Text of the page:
A model teacher
GrabCar, which is Bautista’s brainchild, pits the company directly against Uber. Through the GrabTaxi application, users can book their premium GrabCar service, which will send an unmarked vehicle your way, a la Uber, to pick you up.
Despite accessing them both through the GrabTaxi application, GrabCar required a new set of drivers. Bautista explains, “GrabCar taps into the rent-a-car service, meaning GrabCar drivers are different from GrabTaxi drivers.”
As such, she pitched to private drivers, most of whom had never even heard of Uber because it is still relatively new and smallish in the country, on the value of GrabCar.
“I can say that it was easier to pitch to them at this point because GrabTaxi has been very successful for the past year, which meant I didn’t even need to explain to the drivers what our platform does,” Bautista says. She did, however, have to explain the specs of GrabCar as a premium service within GrabTaxi.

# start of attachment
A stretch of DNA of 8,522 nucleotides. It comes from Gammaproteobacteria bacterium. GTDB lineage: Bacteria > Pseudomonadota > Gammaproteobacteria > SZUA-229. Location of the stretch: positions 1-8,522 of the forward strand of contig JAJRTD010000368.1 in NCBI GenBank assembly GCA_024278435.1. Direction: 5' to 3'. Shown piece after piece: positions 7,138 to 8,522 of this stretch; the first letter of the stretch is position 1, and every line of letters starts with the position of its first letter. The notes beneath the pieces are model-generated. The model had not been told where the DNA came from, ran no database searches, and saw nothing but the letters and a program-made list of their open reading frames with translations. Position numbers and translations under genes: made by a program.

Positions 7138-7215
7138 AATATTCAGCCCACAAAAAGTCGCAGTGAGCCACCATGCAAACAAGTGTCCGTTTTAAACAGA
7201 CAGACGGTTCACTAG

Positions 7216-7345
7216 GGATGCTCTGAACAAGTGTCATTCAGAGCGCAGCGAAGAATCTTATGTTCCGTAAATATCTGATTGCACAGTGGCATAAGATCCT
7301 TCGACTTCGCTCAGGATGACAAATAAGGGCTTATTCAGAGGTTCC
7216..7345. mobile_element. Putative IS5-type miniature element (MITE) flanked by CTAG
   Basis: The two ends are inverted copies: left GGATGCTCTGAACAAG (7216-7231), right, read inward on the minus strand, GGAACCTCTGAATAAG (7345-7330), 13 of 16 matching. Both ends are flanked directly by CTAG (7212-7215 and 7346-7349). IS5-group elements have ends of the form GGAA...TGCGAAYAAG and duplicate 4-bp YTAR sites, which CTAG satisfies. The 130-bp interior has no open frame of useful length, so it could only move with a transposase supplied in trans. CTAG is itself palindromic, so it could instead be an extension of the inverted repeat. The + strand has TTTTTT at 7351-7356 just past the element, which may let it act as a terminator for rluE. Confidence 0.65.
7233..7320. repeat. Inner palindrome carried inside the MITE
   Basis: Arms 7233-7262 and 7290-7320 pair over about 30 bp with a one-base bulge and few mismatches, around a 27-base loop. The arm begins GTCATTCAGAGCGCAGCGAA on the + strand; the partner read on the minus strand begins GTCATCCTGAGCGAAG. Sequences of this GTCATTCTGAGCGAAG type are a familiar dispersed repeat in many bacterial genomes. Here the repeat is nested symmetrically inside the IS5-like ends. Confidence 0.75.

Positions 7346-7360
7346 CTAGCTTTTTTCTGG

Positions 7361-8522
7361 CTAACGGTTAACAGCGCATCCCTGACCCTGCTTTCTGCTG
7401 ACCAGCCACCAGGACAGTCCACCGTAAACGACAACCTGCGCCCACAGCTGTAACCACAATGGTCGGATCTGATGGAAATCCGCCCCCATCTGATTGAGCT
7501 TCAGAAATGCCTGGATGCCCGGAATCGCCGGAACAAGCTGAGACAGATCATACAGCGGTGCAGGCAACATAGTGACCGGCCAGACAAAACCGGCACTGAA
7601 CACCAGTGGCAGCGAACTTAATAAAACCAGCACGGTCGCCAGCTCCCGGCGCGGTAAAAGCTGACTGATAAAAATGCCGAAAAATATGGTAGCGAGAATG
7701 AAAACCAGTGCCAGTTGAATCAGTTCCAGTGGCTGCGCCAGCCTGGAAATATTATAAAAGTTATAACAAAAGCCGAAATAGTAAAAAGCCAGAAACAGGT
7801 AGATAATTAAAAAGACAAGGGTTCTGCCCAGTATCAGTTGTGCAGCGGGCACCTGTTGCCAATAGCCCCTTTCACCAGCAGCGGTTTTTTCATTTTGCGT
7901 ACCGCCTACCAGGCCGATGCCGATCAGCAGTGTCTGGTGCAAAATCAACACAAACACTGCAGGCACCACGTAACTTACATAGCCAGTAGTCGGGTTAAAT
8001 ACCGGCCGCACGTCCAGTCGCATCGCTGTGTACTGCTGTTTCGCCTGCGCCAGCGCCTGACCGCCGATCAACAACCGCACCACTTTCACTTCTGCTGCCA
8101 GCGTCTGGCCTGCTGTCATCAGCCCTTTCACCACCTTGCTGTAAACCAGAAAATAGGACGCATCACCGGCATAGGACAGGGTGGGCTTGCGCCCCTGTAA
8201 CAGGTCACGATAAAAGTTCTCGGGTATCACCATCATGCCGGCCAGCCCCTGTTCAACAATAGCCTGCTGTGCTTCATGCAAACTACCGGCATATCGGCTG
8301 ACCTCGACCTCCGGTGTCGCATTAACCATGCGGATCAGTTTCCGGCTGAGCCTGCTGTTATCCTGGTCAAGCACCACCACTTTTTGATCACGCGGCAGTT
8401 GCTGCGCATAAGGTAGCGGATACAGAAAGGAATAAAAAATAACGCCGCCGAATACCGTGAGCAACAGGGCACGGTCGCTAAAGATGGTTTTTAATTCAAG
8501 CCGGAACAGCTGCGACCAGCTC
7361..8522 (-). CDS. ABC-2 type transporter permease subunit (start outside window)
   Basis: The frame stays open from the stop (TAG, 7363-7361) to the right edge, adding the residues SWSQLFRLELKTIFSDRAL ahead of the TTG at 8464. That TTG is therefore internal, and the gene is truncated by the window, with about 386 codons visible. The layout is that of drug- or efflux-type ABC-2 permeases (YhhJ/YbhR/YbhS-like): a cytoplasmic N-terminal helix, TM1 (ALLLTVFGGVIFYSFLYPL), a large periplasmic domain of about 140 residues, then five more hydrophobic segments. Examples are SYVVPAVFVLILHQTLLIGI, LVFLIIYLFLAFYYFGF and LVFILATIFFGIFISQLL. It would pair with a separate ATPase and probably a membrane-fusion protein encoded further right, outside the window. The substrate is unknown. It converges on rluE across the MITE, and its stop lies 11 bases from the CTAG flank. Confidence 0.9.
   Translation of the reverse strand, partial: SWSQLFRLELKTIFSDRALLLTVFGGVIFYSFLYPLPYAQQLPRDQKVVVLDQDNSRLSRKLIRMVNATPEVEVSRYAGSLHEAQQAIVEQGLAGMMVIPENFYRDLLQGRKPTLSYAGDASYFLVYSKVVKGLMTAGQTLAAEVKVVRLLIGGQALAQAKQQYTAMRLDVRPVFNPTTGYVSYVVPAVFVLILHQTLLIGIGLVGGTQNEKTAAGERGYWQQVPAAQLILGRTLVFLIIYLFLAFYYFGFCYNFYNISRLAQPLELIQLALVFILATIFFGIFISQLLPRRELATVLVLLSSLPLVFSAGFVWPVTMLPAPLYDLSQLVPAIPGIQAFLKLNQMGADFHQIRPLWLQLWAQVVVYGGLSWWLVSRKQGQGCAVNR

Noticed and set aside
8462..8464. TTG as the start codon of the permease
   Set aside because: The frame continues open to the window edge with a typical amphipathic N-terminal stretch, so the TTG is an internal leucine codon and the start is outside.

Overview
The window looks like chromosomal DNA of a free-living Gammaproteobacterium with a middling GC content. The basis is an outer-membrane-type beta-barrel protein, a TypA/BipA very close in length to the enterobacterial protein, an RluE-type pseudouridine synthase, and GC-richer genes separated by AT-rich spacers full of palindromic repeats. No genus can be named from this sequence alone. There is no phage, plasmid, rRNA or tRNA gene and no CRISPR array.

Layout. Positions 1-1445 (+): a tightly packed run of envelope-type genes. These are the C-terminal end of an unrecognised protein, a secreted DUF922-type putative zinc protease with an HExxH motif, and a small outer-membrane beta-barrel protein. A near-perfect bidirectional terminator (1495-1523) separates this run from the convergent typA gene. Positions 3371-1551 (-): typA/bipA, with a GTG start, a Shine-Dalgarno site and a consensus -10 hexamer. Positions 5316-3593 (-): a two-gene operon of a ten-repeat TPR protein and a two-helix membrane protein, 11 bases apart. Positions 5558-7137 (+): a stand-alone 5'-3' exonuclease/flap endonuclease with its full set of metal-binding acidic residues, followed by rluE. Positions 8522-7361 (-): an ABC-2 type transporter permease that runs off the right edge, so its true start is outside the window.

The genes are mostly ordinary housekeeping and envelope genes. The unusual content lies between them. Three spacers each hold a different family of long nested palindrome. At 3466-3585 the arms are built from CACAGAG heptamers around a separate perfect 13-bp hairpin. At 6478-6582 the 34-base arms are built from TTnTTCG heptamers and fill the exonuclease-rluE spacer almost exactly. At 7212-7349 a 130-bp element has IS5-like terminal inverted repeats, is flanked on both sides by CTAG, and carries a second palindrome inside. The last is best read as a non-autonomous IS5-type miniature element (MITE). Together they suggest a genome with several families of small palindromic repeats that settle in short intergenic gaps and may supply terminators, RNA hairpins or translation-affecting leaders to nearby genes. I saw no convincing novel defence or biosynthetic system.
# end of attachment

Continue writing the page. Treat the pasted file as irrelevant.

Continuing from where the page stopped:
Chief among these key specs was compensation. “These drivers are rent-a-car drivers and were paid before with a fixed monthly salary for their scheduled pick-ups – usually two to three jobs per day,” Bautista explains. “With GrabCar, they get paid a fixed salary plus a commission for up to 10 jobs per day.”
Despite the generous compensation scheme, Bautista did encounter occasional resistance from prospective GrabCar drivers, mostly related to the smartphone that you had to buy through GrabTaxi’s microfinancing. “Only objection I can think of is that they have to pay for their phones on a monthly basis or ‘hulugan’ (pay by installment),” Bautista says. “Maybe one in a hundred drivers say no to this, but most of them would definitely want a new smartphone, especially if it’s microfinanced!”